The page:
According to Dr. Rego, doing nice things for other people will make you feel good about yourself. Try holding a door open for someone else, offering a compliment or smiling at a stranger. These acts of kindness lead to positive thinking about yourself, and usually garner a positive response, like “thank you,” which can easily put a smile on your face, he says.

4. Have A Laugh

“Set up a YouTube channel with your favorite comedy sketches and comedians,” suggests Cory Bank, PhD, founder of StompStressAway.com. “Have it saved so that if you’re in a bad mood you can take a three-minute break and infuse some humor into your day.” Belly laughter will make your endorphins kick in within minutes. Plus, he notes, “you’ll feel better when you take a short break from your day-to-day reality.”

5. Eat An Orange

According to celebrity trainer Harley Pasternak, foods packed with vitamin C, like citrus fruits, green peppers and broccoli, are proven to cheer you up. In fact, a study published in a 2010 edition of Nutrition found that vitamin C therapy can help improve the moods of patients who are hospitalized for long-term or critical care. Dr. Sams also stresses the importance of vitamin C (as well as other antioxidants, like vitamins A and E) when it comes to boosting your mood because it helps stabilize free radicals in the body, which are known to accelerate aging and increase the risk of heart disease and cancer. When these highly reactive atoms are neutralized, it prevents them from also damaging brain cells, resulting in better health and improved mood.

6. Just Breathe

Sure, we do this all day long, but breathing in a certain way has the power to relax us as well as lift us out of a slump. Dr. Sams is an advocate of diaphragmatic breathing. “Take a five-count breath in, and a five-count breath out. The goal is to manage your breath, instead of having your breath manage you.” When you breathe into your diaphragm as opposed to just your chest, which many of us do when we’re feeling stressed, you will absorb a lot more oxygen into your system. “Our brains thrive on oxygen—it’s very powerful in boosting your mood.”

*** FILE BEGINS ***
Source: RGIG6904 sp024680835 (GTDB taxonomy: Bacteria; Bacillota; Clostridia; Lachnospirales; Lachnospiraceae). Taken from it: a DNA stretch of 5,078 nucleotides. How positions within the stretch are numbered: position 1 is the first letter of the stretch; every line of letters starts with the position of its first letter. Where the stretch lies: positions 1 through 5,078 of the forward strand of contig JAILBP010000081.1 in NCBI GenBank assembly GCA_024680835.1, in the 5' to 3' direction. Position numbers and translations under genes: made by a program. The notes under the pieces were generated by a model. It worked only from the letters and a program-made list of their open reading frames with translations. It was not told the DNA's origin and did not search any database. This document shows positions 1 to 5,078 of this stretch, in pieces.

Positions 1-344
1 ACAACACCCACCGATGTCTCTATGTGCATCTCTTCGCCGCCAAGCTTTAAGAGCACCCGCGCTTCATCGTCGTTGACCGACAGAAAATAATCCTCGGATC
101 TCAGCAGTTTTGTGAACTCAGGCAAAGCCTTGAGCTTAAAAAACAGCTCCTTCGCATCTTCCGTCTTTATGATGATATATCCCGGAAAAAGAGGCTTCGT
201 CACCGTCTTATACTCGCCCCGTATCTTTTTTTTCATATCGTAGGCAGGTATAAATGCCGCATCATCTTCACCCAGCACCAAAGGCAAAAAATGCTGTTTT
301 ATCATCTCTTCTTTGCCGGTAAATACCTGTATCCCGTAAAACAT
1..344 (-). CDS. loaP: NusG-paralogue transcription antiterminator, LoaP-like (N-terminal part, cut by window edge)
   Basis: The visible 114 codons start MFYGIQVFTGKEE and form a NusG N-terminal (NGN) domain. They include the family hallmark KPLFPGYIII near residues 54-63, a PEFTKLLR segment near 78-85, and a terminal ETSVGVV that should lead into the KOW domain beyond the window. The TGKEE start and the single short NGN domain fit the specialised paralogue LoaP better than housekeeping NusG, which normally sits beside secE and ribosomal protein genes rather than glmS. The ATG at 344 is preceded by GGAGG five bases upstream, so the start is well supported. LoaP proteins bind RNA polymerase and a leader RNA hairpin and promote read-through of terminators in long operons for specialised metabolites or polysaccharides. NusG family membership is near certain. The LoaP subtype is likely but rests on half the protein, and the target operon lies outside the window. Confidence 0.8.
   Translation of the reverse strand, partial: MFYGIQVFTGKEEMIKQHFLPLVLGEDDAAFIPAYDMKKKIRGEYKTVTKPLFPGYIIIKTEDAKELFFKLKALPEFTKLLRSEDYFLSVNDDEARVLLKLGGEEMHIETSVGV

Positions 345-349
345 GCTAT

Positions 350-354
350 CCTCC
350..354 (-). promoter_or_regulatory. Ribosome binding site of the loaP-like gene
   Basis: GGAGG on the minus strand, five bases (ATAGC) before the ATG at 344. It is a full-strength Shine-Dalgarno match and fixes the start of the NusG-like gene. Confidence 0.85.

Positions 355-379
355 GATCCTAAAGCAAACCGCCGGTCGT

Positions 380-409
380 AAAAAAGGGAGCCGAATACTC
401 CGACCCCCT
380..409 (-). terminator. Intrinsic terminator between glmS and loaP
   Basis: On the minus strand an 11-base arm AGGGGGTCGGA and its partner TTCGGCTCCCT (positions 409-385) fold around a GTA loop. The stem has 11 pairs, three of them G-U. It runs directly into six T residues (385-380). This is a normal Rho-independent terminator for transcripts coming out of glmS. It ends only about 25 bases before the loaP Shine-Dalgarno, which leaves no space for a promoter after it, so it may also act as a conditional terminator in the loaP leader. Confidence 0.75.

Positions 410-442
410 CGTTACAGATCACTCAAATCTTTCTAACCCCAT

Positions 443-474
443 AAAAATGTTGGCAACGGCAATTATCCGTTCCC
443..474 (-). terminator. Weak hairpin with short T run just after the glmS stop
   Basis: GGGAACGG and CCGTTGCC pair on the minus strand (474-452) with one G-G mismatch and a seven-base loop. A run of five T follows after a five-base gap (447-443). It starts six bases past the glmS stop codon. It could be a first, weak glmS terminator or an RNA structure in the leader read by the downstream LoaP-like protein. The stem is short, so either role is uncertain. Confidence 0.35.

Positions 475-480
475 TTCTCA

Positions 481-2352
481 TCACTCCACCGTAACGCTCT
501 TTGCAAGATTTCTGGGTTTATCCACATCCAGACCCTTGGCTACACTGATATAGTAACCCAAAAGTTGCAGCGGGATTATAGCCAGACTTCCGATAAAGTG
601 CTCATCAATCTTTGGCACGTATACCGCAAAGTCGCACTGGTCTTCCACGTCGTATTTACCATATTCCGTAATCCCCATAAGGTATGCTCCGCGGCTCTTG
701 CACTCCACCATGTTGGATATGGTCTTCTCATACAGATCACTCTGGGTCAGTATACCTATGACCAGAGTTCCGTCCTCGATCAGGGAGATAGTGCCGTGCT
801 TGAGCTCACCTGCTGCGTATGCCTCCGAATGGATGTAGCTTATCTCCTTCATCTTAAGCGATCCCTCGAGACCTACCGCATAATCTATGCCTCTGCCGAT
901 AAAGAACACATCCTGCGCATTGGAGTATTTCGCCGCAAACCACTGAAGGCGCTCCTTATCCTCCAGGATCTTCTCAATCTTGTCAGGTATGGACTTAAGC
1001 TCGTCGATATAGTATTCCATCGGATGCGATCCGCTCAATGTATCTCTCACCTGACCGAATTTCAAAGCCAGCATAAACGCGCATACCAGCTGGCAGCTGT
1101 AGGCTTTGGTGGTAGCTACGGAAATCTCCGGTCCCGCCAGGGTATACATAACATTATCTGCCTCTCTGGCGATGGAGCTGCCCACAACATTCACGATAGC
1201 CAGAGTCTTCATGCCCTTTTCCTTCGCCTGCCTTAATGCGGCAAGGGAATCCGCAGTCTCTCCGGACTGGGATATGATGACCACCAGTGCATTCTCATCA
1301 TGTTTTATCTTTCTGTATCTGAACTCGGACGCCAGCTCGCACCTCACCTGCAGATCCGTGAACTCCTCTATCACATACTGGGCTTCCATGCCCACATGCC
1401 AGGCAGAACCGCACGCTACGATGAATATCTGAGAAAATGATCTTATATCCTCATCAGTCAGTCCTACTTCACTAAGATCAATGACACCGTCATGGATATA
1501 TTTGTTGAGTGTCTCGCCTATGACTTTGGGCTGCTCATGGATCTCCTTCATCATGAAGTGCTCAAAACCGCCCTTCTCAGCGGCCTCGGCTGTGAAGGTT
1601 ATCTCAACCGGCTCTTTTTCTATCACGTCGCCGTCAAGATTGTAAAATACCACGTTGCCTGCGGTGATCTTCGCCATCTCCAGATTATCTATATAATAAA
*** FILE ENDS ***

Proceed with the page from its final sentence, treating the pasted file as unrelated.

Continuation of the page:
Schedule Your Massage Today At One Of Our 11 Locations!

Benefits of Aromatherapy

Aromatherapy doesn’t just smell good, it can also benefit you in many ways. Some common aromatherapy benefits include:

  • Relaxation and stress relief
  • Mood enhancement, balance and well being
  • Boosting the immune, respiratory and circulatory systems
  • Relief of minor discomforts

Aromatherapy is a great, natural compliment or alternative to other health treatment options such as certain prescribed medications. However, aromatherapy doesn’t “cure” major illnesses but it is effective at alleviating many of the discomforts associated with them. Essential oilsare the heart of aromatherapy. They have been used to:

  • Heal wounds
  • Improve skin tone
  • Regulate hormones
  • Relieve menstrual cramps